Counterpunch: Warning logos don’t change behaviour
Earlier this week journalist Maria Moscaritolo took aim at the Winemakers’ Federation of Australia because, in a submission to a Government inquiry, they repeated concerns that women might abort their babies if made to feel guilty about drinking while pregnant. Here, the WFA says that was just one point in a 21-page report. Punch. Counterpunch. You decide.
Maria Moscaritolo appears to be guilty of the same journalistic shortcut as one of her colleagues at The Advertiser the previous day.
They both based an article – or in Maria’s case a scathing condemnation – around one quote lifted from a long document (the old “taken out of context” argument I know, but in this case true) and in Maria’s words, a “daft and self-serving claim” when the claim is not ours.
While not backing away from the arguments we made in the Winemakers’ Federation of Australia submission to the Parliamentary Inquiry into Foetal Alcohol, had it been read in full, they would have noted that the issue we raised about pregnancy warning labels affecting decisions by expectant mothers reflects concerns and evidence presented by such sources as the Royal Australian College of Obstetricians & Gynaecologists, the National Health & Medical Research Council, the Ministerial Council on Drug Strategy, and researchers published in the British Medical Journal and by the Public Health Agency in Canada.
They would also have noticed that this is one small section of a detailed 21-page submission in which we reflect a broad range of research around the issue of FASD and alcohol consumption in general. Perhaps evaluating that research might have made a good story – albeit a trickier one to write.
As we state in the submission, “WFA supports the current NHMRC advice that if women are pregnant, breastfeeding or intending to conceive, then not drinking is the safest option”. We also openly encourage winemakers to voluntarily use the “pregnant woman” logo and are working with Government to improve the roll-out of this and other consumer information messages.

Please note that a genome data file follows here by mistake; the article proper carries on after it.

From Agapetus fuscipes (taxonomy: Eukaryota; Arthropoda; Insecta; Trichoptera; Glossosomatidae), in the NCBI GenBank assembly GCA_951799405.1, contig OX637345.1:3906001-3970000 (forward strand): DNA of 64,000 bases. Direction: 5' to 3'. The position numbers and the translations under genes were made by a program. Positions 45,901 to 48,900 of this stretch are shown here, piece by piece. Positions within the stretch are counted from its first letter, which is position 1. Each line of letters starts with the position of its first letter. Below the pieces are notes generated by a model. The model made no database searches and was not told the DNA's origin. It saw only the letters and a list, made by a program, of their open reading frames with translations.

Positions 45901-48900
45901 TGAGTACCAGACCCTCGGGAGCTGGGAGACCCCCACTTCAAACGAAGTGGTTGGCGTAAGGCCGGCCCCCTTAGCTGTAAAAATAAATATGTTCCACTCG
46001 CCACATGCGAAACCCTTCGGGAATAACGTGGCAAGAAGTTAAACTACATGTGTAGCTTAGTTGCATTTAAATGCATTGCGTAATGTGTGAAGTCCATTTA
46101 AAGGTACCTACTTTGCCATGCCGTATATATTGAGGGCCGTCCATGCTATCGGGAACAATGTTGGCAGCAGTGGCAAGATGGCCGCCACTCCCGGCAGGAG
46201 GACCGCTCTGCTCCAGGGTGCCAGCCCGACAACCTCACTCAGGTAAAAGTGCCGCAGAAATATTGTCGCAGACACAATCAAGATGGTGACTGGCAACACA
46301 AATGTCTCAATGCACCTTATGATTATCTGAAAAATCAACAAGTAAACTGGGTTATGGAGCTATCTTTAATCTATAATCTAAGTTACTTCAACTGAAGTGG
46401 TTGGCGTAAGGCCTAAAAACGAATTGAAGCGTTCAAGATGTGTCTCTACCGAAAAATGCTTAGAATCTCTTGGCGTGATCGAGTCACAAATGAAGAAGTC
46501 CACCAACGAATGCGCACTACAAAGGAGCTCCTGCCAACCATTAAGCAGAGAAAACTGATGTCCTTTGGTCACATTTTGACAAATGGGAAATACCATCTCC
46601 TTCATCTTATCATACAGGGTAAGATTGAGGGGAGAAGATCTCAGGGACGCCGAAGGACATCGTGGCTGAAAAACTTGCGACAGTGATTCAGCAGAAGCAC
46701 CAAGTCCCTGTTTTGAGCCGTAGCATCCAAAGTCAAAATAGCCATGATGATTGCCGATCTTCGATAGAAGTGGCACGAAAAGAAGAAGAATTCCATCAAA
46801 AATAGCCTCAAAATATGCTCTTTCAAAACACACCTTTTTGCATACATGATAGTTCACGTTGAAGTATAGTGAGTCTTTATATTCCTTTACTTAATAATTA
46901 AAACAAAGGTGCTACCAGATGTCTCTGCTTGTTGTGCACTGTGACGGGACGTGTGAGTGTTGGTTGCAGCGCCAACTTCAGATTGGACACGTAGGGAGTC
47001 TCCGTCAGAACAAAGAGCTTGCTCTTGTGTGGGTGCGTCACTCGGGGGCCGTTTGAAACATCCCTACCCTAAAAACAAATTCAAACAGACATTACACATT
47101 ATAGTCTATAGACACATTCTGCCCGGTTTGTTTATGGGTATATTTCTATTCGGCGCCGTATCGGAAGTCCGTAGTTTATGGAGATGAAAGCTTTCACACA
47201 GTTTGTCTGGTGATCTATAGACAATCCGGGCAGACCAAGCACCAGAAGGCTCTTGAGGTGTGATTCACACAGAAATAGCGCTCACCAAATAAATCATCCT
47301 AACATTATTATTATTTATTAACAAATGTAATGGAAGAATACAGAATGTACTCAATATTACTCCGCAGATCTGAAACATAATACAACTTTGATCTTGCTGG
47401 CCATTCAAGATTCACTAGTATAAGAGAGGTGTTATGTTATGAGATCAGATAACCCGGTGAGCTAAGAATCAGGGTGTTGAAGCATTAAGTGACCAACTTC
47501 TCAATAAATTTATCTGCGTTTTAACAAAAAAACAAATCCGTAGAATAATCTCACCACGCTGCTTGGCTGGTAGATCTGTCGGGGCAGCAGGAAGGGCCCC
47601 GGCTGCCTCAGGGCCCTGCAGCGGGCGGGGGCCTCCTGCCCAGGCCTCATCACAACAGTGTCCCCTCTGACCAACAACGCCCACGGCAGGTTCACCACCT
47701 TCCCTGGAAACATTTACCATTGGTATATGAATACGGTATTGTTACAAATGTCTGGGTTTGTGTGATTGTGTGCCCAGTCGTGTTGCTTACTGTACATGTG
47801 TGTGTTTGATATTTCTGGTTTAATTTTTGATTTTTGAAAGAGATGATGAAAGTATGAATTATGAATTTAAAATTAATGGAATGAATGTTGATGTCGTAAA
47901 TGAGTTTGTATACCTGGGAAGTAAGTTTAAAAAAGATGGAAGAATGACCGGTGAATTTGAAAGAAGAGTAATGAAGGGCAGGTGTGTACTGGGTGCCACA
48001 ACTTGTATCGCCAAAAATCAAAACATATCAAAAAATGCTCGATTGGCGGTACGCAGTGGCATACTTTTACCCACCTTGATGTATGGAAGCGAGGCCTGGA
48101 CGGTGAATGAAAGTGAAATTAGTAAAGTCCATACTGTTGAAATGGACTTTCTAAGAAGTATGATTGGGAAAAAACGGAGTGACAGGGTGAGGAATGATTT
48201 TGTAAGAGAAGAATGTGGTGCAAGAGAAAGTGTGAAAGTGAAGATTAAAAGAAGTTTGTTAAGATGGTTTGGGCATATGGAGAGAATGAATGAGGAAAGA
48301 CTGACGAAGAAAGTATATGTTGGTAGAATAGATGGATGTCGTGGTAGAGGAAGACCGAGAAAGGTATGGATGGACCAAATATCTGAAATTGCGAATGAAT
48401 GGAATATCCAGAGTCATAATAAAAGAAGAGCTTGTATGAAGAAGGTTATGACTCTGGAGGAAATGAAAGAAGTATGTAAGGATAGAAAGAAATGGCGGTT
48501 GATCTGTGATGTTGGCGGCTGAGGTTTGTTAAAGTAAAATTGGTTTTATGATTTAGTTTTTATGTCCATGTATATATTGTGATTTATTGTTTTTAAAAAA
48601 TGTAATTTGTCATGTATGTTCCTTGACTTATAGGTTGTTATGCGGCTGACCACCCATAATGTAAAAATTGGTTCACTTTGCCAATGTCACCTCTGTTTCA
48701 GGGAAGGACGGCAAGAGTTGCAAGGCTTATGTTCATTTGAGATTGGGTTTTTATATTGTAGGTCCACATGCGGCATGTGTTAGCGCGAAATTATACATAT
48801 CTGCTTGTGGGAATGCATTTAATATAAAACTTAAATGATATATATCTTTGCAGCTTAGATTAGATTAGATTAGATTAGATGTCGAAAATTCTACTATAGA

What we reject are the increasingly shrill cries for more and more cigarette-style warnings on alcohol products, when all the evidence suggests they don’t work or reflect the complex nature of alcohol consumption being beneficial when consumed in moderation (with some notable exceptions such as expectant mothers). Both the World Health Organisation and leading anti-alcohol researchers in Australia commissioned by the Food Standards Authority have shown that warning labels don’t change behaviour.
I know this next statement will bring howls of derision from our critics, but winemakers do care about FASD and the other consequences of inappropriate alcohol use, and regularly commit to support genuine, evidence-based initiatives that will attempt to address the social problem of alcohol abuse.
Unfortunately, initiatives funded by alcohol producers – notably the campaigns run by DrinkWise – invariably get dismissed as tainted or just more industry spin. That would make a good story too.
This is one of a number of initiatives we have undertaken that are designed to provide the information that consumers need to make informed choices. This includes supporting a common and visible “standard drinks” graphic on wine containers, a special information panel on wine casks, and supporting cellar-doors to have information on wine and health available to their customers.
We also remain committed to informing the consumer about the concept of a standard drink and how this links to the National Guidelines for Alcohol Consumption. Industry was promised a significant awareness raising campaign to coincide with the adoption of standard drink information on alcohol beverages but unfortunately this was never delivered.
Obviously industry can’t be expected to do everything in this space and we are keen to see greater Government investment and public health partnership to these voluntary initiatives to deliver a lasting change in the fight against FASD and to improve consumer’s understanding of standard drinks and the healthy drinking guidelines.
But that means we all have our part to play. To be successful we need open and honest analysis and reporting of alcohol and health policy options so that true evidence-based solutions are achieved.
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